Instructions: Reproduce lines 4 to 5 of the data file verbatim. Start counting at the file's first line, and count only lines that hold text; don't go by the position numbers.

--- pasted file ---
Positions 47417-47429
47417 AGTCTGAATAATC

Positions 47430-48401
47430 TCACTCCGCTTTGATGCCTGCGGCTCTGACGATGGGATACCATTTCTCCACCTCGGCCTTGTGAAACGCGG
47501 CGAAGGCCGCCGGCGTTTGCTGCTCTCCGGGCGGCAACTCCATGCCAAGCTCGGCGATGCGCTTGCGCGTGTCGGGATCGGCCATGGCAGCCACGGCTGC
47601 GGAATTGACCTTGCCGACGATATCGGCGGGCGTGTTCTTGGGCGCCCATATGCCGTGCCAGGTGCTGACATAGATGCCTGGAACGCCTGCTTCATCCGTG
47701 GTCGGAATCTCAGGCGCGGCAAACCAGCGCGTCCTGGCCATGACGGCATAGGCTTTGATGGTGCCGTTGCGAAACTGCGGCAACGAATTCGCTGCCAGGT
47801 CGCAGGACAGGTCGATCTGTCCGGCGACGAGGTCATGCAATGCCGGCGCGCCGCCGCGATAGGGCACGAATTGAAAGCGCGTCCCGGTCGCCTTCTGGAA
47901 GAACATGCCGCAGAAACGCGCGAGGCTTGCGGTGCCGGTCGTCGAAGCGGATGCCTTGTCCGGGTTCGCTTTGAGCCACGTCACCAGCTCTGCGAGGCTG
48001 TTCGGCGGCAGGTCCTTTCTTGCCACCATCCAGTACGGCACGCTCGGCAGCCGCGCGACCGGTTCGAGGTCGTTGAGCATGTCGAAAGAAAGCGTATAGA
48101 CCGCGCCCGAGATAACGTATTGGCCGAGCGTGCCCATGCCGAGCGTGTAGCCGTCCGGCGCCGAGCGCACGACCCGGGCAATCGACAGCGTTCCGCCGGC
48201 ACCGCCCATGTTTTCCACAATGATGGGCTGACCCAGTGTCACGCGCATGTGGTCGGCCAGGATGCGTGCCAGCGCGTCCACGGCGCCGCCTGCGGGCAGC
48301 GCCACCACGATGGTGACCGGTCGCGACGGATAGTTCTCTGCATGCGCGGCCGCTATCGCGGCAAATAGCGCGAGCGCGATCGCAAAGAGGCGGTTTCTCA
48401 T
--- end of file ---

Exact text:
47430 TCACTCCGCTTTGATGCCTGCGGCTCTGACGATGGGATACCATTTCTCCACCTCGGCCTTGTGAAACGCGG
47501 CGAAGGCCGCCGGCGTTTGCTGCTCTCCGGGCGGCAACTCCATGCCAAGCTCGGCGATGCGCTTGCGCGTGTCGGGATCGGCCATGGCAGCCACGGCTGC